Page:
And if you're reading this and you happen to be a pup boy, then please grow up, face reality, be a man. Read Dateable.

Monday, January 19, 2009


That's how many days of the year I've got covered in my One Year Bible thing... I typed in the last one today, this essay for John 6, from the May 10 reading. I believe that if you look at any month on my companion website,, you'll find a little essay for every day of every month. (Nothing on February 29, though -- but the One Year Bible doesn't have one for that day, either.)

Pop the cork? Well, maybe I'll do that if I manage to sell this to anyone.

Sunday, January 18, 2009

Does God want us to be happy?

That was the title of a 2005 Time Magazine article that appeared as a link at the bottom of this recent posting on The link leads to what looks like a table of contents. The only actual article I've been able to read from there, though, is The New Science of Happiness (printable version here).

This is well worth a read. I found it very interesting that things that tend to make us happy are also things that God commands. I'll admit to having some bias here (no, really!) but here's my take on it. I think I stumbled upon this last item recently, as I wrote last month. It's also not completely unrelated to something I heard about satisfaction at work: "If your job uses only 10% of your abilities, you'll be 90% bored." (Or dissatisfied. Or something.)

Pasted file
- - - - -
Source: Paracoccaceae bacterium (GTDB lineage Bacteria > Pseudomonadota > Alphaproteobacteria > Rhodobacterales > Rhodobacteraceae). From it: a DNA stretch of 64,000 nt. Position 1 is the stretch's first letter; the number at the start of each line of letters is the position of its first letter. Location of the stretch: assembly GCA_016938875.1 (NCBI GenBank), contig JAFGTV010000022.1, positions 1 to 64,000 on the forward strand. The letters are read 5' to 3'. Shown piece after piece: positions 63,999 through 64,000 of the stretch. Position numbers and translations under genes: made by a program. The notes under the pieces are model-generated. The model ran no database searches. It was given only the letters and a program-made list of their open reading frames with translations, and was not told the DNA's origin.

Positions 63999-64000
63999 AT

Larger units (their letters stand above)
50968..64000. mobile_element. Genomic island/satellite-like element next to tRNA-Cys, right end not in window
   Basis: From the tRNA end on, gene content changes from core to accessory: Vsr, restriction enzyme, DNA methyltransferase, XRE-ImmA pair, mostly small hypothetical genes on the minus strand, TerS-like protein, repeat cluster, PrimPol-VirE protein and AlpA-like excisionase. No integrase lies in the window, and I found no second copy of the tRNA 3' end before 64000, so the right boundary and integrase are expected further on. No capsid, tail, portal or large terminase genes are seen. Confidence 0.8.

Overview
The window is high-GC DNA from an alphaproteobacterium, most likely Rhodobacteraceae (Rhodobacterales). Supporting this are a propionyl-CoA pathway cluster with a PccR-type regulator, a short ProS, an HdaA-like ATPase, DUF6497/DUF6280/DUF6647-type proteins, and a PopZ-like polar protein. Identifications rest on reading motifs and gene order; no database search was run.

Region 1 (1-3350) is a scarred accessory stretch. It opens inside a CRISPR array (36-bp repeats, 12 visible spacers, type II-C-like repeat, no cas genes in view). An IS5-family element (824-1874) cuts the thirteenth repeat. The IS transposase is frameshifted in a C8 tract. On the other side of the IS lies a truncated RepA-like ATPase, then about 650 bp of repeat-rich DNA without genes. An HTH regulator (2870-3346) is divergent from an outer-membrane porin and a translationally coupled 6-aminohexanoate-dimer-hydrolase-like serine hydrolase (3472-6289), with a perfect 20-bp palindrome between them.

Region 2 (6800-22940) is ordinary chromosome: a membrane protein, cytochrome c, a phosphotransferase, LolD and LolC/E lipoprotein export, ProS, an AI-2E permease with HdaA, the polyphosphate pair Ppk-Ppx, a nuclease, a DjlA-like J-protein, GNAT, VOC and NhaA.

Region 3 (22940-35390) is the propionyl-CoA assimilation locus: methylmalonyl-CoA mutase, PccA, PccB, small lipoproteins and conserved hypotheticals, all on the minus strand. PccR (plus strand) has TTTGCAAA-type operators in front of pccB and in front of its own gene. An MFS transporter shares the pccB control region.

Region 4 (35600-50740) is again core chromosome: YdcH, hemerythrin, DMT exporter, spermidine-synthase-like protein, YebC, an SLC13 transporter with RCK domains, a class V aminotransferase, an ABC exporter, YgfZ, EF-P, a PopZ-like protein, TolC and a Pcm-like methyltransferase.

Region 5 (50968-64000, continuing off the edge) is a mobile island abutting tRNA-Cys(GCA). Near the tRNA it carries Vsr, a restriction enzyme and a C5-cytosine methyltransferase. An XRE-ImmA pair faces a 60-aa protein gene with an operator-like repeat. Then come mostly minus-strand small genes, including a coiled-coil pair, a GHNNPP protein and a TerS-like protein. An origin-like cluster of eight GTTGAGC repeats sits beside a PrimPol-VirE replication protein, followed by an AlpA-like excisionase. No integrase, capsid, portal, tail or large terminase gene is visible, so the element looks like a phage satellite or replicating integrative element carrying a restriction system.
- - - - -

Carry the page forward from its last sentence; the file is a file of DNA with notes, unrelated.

Bottom line: Does God want us to be happy? I think yes. Besides the above, I see Jesus's comments in Luke 14:8-11 as helping us to get what we want and to be happy. He's realistic, in other words; he knows we want to be honored by others and he accepts that. He doesn't say, "Don't desire that!" Instead, he tacitly approves of the desire, but tells us how to get what we want. Because he knows what we're like; he remembers that we are but dust.

Wednesday, January 14, 2009

Calistoga; spiritual growth

The lovely Carol went with me to Calistoga for some couple time in Napa Valley. It was great -- park the car at the lodge and we didn't start it until it was time to go home. We experienced the mud-bath (my first) -- an interesting experience. The weather was unseasonably warm (record-breaking I guess). We did some cycling, enjoyed good food, had some good discussions. I also wrote this post about spiritual growth, which I hope you enjoy reading as much as I enjoyed writing it.

Saturday, January 03, 2009

What are we going to do today?

After a drive up to the snow (first time he's seen it), an afternoon of snow play, a day of skiing, a drive back and an evening of Firefly, my nephew was asked: What shall we do today?

Watch Firefly!